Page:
The American experience may not be entirely different from that of authoritarian Hungary. Political attacks such as those on the nonprofit Planned Parenthood organization or various gay rights initiatives indicate the perilous state of third sector advocacy. Campaigns of billionaires like Donald Trump and a variety of wealth-backed candidates provide Robert Kuttner's "Everything for Sale" hypothesis a significant test in their effort to purchase the presidency of the United States. Preoccupied with the global challenges of depression, terrorism, migration, and war--President Obama has struggled to hold the ground of participation and a fair distribution of income, much less wealth and power, during the first seven years of his administration.

Throughout his term in office, Obama, through his State Department, did assert his role by standing up for civil society independence in countries like Hungary and Ukraine. Earlier in his term, the American charge d'affaires in Budapest, Andre Goodfriend, won widespread admiration among democracy supporters. His abrupt return to Washington for "personal reasons" coincided with the appointment of Ambassador Colleen Bell, and was marked by a video featuring his memorable meeting with the Hungarian tax chief--an event set up by one of Orban's television networks only to backfire upon the regime. Goodfriend's candor and willingness to observe, and interact with, oppositional forces in the country was both remarkable and salutary for participants in these movements.

Bell remained largely silent during her initial months, but spoke out forcefully in a speech delivered at Corvinus University in Budapest in October, 2015. Criticizing a number of flaws in Hungarian democracy and governance, Bell noted that "wherever governments introduce restrictions on civil society organizations, to restrict the space for voices that might differ, we do not see a truly free society." The Ambassador's observation was underlined by the release of the 2015 Legatum Prosperity index, which gave Hungary low marks on both "social capital" and "individual freedom".

Orban responded to the Ambassador without addressing the content of her criticism of his society: "This is already realpolitik. This is already naked national or imperial interest." Hers was one statement he could not afford simply to ignore, but neither did he choose to engage her on the content of her critique.

The Orban experience suggests that politics is not all that different when the supreme leader emerges from a background in third sector leadership. The temptations and demands of power assume, inexorably and probably inevitably, their precedence over any particular values or experiences associated with prior third sector lives. So small victories must be celebrated: To friends of Hungarian democracy, the expression of active interest on the part of the American government, however limited its impact, can only be welcomed as a sign that the President, through his State Department appointees, recalls his roots in civic participation and action.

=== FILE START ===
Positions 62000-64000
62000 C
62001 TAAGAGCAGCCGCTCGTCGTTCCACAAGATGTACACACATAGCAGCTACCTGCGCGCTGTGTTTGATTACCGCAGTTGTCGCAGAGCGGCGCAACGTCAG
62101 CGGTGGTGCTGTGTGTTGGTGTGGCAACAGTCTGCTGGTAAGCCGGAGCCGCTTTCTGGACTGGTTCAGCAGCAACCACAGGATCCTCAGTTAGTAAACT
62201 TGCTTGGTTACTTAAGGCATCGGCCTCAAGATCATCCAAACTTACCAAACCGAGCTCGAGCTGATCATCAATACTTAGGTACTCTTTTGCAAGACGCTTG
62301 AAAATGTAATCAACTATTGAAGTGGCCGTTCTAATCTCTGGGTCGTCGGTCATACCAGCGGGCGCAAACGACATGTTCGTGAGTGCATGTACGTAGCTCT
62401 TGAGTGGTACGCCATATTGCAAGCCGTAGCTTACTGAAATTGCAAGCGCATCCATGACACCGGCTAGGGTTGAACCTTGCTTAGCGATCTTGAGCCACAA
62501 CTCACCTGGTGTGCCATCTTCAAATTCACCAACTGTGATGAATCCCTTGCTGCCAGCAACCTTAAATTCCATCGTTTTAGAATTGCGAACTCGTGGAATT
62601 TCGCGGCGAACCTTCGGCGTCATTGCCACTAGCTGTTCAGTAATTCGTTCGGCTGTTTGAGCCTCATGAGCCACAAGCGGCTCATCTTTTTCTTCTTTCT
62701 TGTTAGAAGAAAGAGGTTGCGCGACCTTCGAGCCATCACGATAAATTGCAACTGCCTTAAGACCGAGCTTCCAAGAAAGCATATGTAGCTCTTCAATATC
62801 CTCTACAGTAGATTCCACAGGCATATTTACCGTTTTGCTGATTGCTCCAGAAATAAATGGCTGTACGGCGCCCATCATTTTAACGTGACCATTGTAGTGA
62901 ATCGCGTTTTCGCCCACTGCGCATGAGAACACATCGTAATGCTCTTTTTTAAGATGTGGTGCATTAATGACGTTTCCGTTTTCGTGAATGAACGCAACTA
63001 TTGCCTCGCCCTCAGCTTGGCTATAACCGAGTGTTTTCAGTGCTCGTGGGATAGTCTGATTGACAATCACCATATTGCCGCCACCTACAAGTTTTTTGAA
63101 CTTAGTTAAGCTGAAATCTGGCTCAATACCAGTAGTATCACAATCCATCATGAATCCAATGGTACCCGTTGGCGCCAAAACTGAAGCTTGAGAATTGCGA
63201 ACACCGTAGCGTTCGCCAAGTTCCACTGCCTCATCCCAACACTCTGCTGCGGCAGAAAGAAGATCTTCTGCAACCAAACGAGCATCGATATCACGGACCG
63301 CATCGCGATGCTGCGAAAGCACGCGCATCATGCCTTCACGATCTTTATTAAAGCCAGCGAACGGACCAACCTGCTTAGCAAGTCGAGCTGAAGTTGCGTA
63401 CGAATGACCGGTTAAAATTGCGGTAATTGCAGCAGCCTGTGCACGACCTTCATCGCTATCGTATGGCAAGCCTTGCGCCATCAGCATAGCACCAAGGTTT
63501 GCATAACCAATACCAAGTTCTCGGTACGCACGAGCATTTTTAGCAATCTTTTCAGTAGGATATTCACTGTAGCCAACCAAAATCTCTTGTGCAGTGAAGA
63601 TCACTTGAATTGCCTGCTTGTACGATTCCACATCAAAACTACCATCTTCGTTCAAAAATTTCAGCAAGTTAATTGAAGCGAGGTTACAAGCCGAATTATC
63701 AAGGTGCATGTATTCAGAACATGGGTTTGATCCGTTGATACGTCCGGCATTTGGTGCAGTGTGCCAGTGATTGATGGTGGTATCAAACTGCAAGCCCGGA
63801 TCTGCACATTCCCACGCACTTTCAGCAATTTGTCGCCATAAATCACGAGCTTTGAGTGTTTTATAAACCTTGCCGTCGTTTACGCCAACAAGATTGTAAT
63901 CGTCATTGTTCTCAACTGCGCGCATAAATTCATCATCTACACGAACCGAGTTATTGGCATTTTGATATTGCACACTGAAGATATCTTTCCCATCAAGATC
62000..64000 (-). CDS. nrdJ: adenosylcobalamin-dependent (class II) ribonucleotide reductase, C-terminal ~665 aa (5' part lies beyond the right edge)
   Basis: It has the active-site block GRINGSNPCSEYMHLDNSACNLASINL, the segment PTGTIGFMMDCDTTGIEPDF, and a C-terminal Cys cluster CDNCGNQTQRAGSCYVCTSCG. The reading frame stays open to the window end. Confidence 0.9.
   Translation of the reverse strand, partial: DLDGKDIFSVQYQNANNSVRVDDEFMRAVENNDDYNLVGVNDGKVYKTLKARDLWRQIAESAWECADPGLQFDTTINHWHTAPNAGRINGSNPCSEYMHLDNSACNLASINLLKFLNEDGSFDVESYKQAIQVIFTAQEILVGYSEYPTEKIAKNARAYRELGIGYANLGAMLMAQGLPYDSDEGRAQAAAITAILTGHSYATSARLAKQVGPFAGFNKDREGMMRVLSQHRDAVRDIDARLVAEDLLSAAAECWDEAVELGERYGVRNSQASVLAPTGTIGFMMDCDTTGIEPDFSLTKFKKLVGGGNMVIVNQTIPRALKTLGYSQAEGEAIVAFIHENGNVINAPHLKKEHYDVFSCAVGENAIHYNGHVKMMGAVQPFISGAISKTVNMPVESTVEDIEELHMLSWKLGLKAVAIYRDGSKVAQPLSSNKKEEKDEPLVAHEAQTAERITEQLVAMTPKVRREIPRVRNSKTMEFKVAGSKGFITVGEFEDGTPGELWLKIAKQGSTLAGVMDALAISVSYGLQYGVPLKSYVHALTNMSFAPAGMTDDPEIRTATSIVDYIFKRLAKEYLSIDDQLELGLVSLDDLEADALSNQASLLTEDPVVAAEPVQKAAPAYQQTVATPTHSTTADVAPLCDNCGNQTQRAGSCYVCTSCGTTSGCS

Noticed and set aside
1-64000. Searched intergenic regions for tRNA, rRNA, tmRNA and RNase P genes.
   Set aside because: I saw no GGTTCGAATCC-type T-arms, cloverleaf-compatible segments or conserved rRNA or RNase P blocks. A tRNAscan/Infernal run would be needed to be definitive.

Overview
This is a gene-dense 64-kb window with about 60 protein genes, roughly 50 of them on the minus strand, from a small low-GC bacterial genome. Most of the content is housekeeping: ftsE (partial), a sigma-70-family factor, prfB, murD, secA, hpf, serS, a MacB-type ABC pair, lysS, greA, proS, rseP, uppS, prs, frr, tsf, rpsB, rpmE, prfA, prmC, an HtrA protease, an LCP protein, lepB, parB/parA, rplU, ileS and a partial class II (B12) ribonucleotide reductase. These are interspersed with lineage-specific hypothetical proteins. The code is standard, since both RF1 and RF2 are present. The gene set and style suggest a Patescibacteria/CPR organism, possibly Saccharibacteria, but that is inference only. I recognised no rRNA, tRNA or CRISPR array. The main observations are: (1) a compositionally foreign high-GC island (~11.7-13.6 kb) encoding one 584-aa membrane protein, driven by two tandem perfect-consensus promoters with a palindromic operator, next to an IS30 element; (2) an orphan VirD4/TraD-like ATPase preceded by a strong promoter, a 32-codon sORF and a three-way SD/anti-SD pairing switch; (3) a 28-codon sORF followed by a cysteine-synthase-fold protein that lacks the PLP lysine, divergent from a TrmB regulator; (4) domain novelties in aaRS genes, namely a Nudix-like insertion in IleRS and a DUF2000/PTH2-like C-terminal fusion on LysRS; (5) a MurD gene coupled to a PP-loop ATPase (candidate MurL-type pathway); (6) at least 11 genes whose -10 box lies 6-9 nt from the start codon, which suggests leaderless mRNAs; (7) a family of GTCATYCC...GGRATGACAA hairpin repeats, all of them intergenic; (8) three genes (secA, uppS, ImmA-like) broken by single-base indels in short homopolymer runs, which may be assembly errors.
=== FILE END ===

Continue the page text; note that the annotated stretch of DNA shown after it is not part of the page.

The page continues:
A third sector capable of speaking truth to power requires a base in a vibrant philanthropic tradition, a strong and active civil society, a pluralist organizational world, a modicum of respect for differences in opinion and lifestyle, and the confidence to speak from a truly independent base. (See the books cited below.) Within such a third sector, organizations may not only give voice to public issues, but can also take the space to explore a wide range of solutions that address, ameliorate, and (hopefully) even resolve pressing social problems and issues.

REFERENCES FOR FURTHER READING

BOOKS ON THE ROLE OF THE THIRD SECTOR
Habermas, Jurgen (1984). Theory of communicative action, trans. Thomas McCarthy, Boston: Beacon Press.
Szabo, Mate, "From Anticommunist Dissident Movement to Governing Party." in Klandermans, Bert, and Cornelis J. van Stralen (2015). Movements in times of democratic transition. Temple University Press.
Kornhauser, William (1959). The politics of mass society. Glencoe, IL: Free Press.
Parsons, T. M. (1966). On the concept of political power. In R. Bendix & S. M. Lipset (Eds.), Class, status, and power (2nd ed., pp. 240-265). New York: Free Press.
Van Til, Jon. (1988). Mapping the third sector. New York: Foundation Center, 1988.

BLOGS THAT ADDRESS THE POWER OF THE HUNGARIAN REGIME (in English)
Hungarian Spectrum, a monumental daily blog by Yale's Eva Balogh
Congress of Baboons, a new effort seeking to rekindle Central European traditions of satirical commentary

ON-LINE NEWSPAPERS THAT ADDRESS THE HUNGARIAN REGIME (in English)

Budapest Beacon
Contains special section on civil society.

Budapest Sentinel